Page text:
'Two young women waiting to see who would die first'
Alin Gragossian, 31, was shaking as she opened the letter from the family of the woman whose heart had saved her life a few months earlier.
"I got a phone call from the hospital saying my donor's family had sent me a letter. The nurse offered to scan and email it to me straight away, but I told them not to. I just wasn't ready to read it," she said.
A couple of days later the letter arrived. Alin said she burst into tears as she read about the "vibrant" young woman whose death had saved her life.
"I obviously always knew my donor was a human being, but reading about her as a person on paper made it so real all of a sudden.
"Every line I read gave me goosebumps. We had so much in common.
"We were just two young women laying in different intensive care units, waiting to see who would die first," Alin reflected.
She posted on social media about the letter, promising to put her new heart "to good use" and saying "thank you from the bottom of... our heart".
Alin, from Philadelphia, is a trainee doctor who works in emergency medicine and is specialising in intensive care.
"Before this, I would ring the organisation that deals with donations after a patient dies as part of my job. Now I really understand the power that phone call can have," she said.
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Alin had previously written to her donor's family, but had no way of knowing if they read her letter.
In the US, information about an organ donor is only released to the recipient if the donor's family request or agree to contact.
The exact process varies across the country, but transplant centres act as intermediaries between donor families and recipients.
The United Network for Organ Sharing, which administers the organ donation system in the US, encourages anonymity in all correspondents.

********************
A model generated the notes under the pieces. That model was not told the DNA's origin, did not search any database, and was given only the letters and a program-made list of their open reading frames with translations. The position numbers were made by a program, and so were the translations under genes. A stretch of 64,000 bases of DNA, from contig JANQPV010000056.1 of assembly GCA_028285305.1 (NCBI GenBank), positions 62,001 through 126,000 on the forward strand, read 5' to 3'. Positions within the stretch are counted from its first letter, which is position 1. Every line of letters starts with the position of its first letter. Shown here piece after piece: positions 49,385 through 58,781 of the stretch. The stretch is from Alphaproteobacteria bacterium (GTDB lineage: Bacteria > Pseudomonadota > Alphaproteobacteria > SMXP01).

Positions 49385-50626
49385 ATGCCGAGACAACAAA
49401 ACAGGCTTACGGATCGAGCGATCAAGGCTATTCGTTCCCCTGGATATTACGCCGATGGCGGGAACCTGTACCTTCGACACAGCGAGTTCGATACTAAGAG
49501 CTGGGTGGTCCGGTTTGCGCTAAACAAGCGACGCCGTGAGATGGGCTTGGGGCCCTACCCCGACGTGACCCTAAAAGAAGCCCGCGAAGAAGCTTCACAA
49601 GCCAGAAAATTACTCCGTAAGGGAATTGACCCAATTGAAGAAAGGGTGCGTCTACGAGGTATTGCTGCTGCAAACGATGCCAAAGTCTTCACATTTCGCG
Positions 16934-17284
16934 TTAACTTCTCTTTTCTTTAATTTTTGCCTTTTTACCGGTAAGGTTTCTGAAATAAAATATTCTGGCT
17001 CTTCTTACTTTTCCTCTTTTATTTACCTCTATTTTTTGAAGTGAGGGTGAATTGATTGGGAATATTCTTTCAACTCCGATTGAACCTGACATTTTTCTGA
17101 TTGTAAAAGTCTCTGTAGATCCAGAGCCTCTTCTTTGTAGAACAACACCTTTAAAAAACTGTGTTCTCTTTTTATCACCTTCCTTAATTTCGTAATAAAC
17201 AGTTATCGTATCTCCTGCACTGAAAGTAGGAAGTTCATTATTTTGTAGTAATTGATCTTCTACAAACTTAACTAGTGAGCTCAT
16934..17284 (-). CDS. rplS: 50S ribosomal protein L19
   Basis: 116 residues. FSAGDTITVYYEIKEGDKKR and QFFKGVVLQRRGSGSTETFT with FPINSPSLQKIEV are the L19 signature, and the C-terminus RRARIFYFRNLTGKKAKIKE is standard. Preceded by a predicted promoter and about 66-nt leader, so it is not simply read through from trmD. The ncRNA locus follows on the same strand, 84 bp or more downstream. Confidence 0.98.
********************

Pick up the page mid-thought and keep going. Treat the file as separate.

With no way to contact them directly, she decided to post a reply addressed to the donor on her blog.
"I had a lot in common with you. It was more than just our blood type," she wrote. "We probably would have been good friends. But instead, our paths crossed in the strangest of ways. On the last day of your life, on the first day of my life. On the worst day of your life, on the best day of my life."
Alin says she respects the wishes of the donor family to remain anonymous, and has been careful not to reveal the contents of the letter.
However, she admits that she hopes the donor's family see her response, and get a sense of the gratitude she feels.
The post moved a number of others to reflect on the connection between donors and recipients.
Some organ donation recipients said they were "a little jealous" of Alin for having contact with her donor's family.
Lynette Hazzard, from Nevada, knows what it's like to be on the other side of donor family-recipient communication.
Lynette's son Justen died when he was 20.
He had been ill for a number of years and had spoken to his family about his desire to be an organ donor.
Justen's heart, lung and kidneys were all matched with four recipients after his death.
Lynette has written to each of the people who received an organ from her son, and was moved to see Alin's tweet expressing "gratitude, love and appreciation for the gift she received".
"It took me months to be able to write a letter because I couldn't find the words," Lynette explained. "It was hard to put who our son was into a short letter.
"I wanted to make sure they knew what a loving, kind and strong young man he was. I wanted to make certain they knew that he loved helping others so much that he chose to give, even after his death."
Lynette says that knowing her son has helped others keeps his memory alive.
"I feel like he's still alive, living on through others. I hope that each recipient never takes a moment in their life for granted."
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